A mother’s intuition. Similarly, I’d gone to Amritsar to fetch her medicine. It was a burning hot afternoon in June, and I stopped outside the Golden Temple for some cold sherbet. As he gave me the glass, the man kept staring at my face, then said in Punjabi: O baau, tu baut vadda banda banega. (Brother, you’ll become a very big man.) I was only 16 then, and he was a complete stranger.

You think someone up there has scripted your life story?

I often wonder. At times, one works hard without results. At other times, things just happen and one succeeds. I came with no family connections in the movies, not even a letter of recommendation. I stayed initially with my older brother Chetan’s friends – the famous novelist Raja Rao, and then the famous communist K.A. Abbas. Later I moved into a chawl. I was rejected by a couple of studios, and worked as an accounts clerk for three days.

 Which was the most depressing of your struggling days?

The day I sold my beloved stamp collection. I spent my last penny for the bus to Bombay’s Fort area and then walked along the main road, hungry and thirsty. I found a stamp-seller on the pavement who gave me 30 rupees for it. It was a godsend, but I was also heartbroken – that collection had many rare stamps. Looking back however, I don’t regret the day. It made a man out of me. I continued looking for acting roles. I went to IPTA (Indian People’s Theatre Association), where the senior actors never took me seriously. Meanwhile at the military censor’s office, my degree got me a job scanning soldiers’ letters for wartime secrets. Reading letters is like peeping into lonely hearts pining for their sweethearts and their desires. It was educative, but still a routine desk-job. Then one day I barged into the Bombay office of Prabhat Studio. The boss gave me a ticket to Poona for a screen test and I got hired for Rs 400 a month – a lot of money in those days. But it wasn’t just the money. The best turning point in life is finding the first job that you truly like.

Who were your closest buddies those days?


Chetan Anand and Guru Dutt. Both are dead now. Chetan was more than my brother – he was my confidant. I remember weeping on his shoulder like a child when Suraiya broke up with me. I set up Navketan only to let him make movies. I asked a producer for a huge advance and we made Afsar. It didn’t do well. I then gave Guru Dutt his break as director in Baazi, which was a hit. We’d made a pact during our Prabhat days: If ever I became producer, he’d direct my film, and I would, in turn, act in his production. While I kept my part of the promise with Baazi, Guru kept his with CID.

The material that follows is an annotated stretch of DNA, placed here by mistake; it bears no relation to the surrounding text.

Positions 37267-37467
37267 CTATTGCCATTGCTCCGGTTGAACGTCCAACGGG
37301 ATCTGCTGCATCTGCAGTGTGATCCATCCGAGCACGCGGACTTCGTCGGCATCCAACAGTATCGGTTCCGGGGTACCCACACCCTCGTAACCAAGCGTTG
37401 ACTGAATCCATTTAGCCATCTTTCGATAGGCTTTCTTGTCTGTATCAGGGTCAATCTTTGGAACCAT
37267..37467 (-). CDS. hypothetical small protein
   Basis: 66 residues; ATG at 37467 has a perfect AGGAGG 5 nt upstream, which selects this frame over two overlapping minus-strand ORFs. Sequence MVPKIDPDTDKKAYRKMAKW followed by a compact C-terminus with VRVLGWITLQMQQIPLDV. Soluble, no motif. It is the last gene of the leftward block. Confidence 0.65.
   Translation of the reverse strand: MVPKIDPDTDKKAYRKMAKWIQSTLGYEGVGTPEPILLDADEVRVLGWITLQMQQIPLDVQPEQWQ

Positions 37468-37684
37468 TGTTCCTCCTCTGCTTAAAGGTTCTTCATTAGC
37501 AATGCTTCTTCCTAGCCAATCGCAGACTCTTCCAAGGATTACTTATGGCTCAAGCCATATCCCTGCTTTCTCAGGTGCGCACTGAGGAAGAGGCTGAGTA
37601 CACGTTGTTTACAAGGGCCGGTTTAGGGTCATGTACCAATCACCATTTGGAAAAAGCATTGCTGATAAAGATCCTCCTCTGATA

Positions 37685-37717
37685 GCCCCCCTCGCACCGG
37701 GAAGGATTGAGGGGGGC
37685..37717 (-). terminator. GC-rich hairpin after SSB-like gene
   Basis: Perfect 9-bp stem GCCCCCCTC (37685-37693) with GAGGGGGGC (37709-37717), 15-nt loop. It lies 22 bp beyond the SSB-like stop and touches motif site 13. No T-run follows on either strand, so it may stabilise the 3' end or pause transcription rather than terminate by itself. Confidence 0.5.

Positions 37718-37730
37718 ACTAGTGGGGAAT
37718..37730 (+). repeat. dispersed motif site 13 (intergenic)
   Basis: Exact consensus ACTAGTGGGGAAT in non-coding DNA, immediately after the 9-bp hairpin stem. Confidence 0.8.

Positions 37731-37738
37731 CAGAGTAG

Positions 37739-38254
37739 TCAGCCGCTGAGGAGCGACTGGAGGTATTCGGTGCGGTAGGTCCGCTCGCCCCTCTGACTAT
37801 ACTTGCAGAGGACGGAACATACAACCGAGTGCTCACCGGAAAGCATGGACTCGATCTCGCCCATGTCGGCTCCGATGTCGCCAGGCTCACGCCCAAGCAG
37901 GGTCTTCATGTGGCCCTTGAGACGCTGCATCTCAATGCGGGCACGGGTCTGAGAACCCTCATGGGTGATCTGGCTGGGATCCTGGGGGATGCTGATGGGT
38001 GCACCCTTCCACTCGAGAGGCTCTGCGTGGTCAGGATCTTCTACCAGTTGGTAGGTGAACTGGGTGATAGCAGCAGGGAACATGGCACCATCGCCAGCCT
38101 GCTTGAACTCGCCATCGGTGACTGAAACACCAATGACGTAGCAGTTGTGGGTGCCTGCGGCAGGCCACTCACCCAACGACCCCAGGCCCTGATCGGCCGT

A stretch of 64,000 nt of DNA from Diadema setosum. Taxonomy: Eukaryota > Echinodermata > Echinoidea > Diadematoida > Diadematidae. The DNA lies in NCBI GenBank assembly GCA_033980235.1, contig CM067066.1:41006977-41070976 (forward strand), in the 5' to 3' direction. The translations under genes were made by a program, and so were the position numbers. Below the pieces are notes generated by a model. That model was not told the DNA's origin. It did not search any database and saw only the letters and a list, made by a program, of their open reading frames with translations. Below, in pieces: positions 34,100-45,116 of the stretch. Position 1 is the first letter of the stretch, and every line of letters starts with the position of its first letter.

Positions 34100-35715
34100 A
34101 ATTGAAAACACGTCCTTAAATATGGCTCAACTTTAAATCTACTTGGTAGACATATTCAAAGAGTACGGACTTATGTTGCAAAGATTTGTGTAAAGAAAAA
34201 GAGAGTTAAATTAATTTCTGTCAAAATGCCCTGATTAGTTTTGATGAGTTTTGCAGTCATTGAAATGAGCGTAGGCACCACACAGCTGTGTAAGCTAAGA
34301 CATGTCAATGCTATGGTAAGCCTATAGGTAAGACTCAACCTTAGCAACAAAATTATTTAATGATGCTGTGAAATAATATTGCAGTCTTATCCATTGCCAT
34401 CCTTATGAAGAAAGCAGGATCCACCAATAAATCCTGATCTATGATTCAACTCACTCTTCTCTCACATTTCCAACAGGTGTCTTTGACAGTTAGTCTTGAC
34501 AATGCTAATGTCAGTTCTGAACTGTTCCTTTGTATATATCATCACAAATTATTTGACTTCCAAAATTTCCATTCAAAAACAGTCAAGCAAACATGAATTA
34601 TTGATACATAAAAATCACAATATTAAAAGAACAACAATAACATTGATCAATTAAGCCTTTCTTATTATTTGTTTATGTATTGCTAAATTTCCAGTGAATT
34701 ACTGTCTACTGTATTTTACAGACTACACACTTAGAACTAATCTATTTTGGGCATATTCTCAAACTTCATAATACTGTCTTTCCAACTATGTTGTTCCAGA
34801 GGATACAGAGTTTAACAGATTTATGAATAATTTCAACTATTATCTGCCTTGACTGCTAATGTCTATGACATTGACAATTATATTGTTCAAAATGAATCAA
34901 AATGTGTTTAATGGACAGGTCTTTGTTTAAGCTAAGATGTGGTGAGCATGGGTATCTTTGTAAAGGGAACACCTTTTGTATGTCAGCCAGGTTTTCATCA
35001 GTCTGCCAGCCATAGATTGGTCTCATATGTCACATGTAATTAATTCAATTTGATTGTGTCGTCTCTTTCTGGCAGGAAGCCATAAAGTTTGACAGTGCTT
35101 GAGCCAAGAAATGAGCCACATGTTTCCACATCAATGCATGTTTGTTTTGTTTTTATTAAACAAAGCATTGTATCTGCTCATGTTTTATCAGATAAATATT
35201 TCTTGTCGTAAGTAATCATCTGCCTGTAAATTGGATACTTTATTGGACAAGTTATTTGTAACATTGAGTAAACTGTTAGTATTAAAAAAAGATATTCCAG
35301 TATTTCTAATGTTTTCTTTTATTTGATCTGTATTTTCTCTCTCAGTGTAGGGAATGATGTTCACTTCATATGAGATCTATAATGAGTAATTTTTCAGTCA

Was your first meeting really the result of a dhobi’s blunder?

The dhobi had mistakenly exchanged our shirts. We bumped into each other at the studio, where Guru Dutt was already working as an assistant director, and noticed the shirt-swap. We had a good laugh, and it sealed our friendship for ever. Even after starting separate production houses, we’d go for long walks discussing our dream projects. After a gap, we met in 1964 and decided to work together again. Four days later, Guru was found dead in his bedroom.

Baazi onwards, Navketan introduced a lot of newcomers. Nearly 80 per cent of our movie people either began at or were associated in some way with Navketan. We’ve made some 35 films, and after 54 years are still functioning under the same ownership and management. Not even Fox or Columbia or any other Hollywood studio can claim this unique distinction!

What provoked you into making Censor?

I wanted to make the point that censorship in India is all wrong. I walked out of a Censor Board meeting because those stupid people wanted to cut a scene from my film Main Solah Baras Ki where I was shown drinking alcohol. You have such a respected image, they argued. I’m not playing an image, I explained, I’m playing a man who drinks. They were adamant.

I’m not advocating nudity or gratuitous sex and violence. But our obsolete code of moral censorship is made even worse by the conservative bureaucrats who implement it. Cable TV and Internet show more objectionable stuff – why is that allowed? Urdu poets have written exquisite verses on liquor, and Kama Sutra is a part of Indian philosophy. Each society has its own norms. And so, without scrapping the code, we need to liberalize it after a healthy debate. As Censor Chief, my brother Goldie [Vijay Anand] tried hard for a less dogmatic system, but they didn’t like him and his ideas. There’s a strong lobby in the government that wants censorship to continue in its present form.